Thanking implies voluntarism, but of course most of the soldiers who died in the last hundred years did not have a choice about whether to serve their country or much of a voice in deciding whether the cause was worth their lives and moral integrity. They were conscripted by democratic governments acting in our name and theirs, though many of them were too young to have ever voted. In the absence of voluntarism, sorrow may seem like the more appropriate emotion. And indeed, the poppy ritual also invites us to feel sorry for the soldiers sent to fight in our name, and their families, both those who were scarred by that task and those who never came home again.
Isn't that only right and just?
I don't believe so. The suffering of our country's soldiers in war deserves something better than the passive and generic public emotion of sorrow. That takes even more from them than they have already lost. Sorrow is what an audience is supposed to feel for the protagonists of a tragedy, actors without agency whose unfortunate ends are predetermined by fate. The relationship is one way. One may feel sorry for their plight, but one never feels any responsibility.
Indeed, the genre of tragedy is one that seems to fit the 'great drama' of war all too well, as it catches people and chews them up without regard for who they are or what they dream of being. From a governmental perspective this makes tragedy a particularly convenient way of representing military adventures. For tragedy is about what cannot be helped, a drama of individuals struggling well or badly - but always futilely - with the great forces that move the world, whether that be the gods or vast military machines.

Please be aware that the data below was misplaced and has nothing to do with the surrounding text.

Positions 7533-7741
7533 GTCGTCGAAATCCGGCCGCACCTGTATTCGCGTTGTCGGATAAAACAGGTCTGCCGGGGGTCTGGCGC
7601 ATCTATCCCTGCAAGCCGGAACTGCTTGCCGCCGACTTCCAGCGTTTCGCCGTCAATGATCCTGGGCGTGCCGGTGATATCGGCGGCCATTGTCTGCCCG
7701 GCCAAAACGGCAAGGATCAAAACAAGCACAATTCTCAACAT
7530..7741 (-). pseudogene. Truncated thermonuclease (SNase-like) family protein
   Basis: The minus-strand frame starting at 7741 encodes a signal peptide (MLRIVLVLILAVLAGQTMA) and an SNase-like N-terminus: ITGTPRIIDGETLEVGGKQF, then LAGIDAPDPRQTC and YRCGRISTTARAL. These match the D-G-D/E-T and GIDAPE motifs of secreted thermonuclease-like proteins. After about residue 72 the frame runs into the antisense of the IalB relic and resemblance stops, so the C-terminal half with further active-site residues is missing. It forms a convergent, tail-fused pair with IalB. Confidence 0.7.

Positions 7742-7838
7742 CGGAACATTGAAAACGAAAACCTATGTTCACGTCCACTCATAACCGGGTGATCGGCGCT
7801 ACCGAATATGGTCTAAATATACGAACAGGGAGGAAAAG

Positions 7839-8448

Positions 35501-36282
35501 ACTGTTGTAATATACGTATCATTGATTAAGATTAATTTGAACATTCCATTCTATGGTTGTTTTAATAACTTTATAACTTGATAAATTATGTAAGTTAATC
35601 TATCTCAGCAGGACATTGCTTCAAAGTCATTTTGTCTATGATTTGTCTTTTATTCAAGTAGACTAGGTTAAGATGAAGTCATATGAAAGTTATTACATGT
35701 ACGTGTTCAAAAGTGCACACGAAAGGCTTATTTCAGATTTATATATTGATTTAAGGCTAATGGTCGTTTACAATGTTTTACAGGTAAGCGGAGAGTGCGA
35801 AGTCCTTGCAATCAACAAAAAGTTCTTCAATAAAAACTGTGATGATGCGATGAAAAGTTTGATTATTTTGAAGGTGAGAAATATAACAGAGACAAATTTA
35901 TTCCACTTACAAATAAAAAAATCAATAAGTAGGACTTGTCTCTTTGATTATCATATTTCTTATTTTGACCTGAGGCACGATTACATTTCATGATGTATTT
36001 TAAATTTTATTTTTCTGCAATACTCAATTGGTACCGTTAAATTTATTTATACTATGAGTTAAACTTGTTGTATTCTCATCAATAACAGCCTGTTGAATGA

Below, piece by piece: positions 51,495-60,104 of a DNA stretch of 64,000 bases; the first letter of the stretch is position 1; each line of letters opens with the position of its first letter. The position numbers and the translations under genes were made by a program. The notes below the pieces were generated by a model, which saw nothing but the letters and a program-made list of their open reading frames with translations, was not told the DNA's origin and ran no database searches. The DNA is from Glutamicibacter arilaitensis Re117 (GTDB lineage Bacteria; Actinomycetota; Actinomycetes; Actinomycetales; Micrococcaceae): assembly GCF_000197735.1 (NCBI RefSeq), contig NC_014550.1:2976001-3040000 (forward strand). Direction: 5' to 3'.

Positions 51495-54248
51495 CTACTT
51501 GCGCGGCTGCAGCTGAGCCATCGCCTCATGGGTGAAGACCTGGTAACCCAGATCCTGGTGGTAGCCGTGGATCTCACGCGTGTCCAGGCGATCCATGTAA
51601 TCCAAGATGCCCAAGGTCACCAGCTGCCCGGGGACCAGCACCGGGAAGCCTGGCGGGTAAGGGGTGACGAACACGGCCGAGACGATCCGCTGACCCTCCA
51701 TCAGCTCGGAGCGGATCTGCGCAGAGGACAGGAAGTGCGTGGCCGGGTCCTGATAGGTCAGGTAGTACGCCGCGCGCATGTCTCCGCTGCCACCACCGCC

The aspect of the human condition that tragedies exalt is stoicism - the self-mastery of one's emotions and conduct under circumstances where one can control nothing else. Thus our government distributes medals and exhorts us all to celebrate the heroism of our soldiers, but only in the reduced form of exhibiting the stoical virtues relating to bravery. But never ask whether soldiers who dropped incendiary bombs on cities can really be heroes, however well they mastered their fears and doubts. What their role was, and whether it was good or bad, justifiable or not, is a separate issue: a matter of dramatic plot governed by the mysterious fates rather than human agency.